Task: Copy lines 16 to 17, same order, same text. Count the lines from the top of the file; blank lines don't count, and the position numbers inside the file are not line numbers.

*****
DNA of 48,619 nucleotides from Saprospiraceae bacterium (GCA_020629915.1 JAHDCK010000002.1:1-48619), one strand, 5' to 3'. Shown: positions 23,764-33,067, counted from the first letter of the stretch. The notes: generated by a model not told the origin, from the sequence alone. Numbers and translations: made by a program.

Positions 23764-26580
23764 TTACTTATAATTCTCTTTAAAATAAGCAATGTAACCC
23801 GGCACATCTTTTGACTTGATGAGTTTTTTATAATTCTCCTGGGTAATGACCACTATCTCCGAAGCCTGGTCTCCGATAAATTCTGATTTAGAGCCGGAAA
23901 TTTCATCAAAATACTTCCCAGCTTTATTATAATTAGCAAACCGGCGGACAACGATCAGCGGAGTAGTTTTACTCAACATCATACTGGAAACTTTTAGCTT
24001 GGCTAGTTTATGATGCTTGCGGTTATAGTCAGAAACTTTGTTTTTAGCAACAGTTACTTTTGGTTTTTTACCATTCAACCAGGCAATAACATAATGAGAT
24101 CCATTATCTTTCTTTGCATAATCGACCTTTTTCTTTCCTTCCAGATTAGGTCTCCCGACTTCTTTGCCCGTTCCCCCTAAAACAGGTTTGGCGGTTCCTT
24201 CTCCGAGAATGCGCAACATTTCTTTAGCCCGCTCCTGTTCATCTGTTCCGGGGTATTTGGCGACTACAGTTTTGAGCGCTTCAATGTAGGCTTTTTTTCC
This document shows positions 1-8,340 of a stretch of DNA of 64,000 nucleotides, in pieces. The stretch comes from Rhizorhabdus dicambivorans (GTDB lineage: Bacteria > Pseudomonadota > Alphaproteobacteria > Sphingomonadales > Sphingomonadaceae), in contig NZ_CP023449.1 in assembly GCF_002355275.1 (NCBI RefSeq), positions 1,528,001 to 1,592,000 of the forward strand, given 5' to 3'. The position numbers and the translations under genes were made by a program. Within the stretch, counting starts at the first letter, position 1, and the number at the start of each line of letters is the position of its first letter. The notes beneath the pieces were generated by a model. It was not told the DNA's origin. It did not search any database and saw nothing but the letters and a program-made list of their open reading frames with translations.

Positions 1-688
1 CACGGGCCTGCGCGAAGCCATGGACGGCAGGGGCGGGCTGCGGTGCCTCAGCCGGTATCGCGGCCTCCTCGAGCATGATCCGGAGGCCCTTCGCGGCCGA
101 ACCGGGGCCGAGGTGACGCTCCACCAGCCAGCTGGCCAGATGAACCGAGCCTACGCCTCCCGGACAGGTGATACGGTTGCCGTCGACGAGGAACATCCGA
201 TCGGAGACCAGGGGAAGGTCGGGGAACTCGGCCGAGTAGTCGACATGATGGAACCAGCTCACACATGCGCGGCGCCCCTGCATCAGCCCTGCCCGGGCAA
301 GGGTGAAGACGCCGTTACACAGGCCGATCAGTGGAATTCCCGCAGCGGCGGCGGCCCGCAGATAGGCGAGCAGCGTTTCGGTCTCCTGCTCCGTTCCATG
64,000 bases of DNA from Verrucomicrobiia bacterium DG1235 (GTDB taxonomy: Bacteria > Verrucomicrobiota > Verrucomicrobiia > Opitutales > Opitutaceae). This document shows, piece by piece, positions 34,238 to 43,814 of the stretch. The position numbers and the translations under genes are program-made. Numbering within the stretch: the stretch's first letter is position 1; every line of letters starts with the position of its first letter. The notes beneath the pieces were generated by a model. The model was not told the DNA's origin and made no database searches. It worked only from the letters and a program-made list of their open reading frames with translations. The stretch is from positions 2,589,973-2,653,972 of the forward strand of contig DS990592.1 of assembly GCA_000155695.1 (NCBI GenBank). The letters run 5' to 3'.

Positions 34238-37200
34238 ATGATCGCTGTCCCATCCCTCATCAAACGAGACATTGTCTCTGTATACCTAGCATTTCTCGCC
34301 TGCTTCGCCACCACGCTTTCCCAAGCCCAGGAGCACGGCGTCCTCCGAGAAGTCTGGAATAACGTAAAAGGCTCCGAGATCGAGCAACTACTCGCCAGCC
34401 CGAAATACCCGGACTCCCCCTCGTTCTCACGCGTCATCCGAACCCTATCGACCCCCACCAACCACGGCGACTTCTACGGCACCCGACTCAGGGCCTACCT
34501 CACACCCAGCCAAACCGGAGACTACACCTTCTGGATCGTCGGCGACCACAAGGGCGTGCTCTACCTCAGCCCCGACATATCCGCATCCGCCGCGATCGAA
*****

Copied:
Positions 34238-37200
34238 ATGATCGCTGTCCCATCCCTCATCAAACGAGACATTGTCTCTGTATACCTAGCATTTCTCGCC